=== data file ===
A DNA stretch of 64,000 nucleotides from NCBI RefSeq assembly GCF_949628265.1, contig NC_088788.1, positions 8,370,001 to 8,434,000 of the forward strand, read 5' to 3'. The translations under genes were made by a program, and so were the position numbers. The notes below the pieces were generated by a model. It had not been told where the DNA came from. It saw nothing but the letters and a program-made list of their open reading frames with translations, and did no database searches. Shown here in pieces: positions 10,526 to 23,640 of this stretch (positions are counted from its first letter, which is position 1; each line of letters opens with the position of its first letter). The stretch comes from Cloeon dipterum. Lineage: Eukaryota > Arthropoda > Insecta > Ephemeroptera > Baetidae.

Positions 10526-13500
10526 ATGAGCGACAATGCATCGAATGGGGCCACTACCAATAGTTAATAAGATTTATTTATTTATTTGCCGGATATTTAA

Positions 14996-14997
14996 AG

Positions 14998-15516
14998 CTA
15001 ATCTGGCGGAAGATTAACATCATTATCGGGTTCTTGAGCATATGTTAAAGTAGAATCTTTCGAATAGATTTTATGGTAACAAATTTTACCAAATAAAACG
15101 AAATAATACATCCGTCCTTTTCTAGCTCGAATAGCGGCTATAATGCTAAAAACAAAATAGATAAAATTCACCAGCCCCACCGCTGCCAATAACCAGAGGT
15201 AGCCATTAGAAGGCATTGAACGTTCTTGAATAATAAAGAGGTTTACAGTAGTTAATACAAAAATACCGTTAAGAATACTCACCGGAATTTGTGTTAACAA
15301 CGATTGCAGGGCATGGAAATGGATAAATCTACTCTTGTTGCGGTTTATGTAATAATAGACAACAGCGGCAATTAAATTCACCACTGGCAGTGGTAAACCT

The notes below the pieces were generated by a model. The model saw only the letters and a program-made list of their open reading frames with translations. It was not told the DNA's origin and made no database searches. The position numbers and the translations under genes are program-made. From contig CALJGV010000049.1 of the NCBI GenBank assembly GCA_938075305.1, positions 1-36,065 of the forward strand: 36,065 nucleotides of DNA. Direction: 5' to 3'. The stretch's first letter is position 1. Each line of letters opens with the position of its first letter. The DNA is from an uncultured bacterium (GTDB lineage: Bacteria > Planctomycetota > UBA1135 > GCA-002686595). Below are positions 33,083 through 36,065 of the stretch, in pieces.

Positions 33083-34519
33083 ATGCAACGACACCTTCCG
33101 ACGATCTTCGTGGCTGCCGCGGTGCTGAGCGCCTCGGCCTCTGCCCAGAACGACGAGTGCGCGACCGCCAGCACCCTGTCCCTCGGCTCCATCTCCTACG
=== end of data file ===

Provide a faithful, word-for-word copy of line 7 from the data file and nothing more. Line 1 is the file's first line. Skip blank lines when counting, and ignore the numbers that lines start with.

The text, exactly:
14998 CTA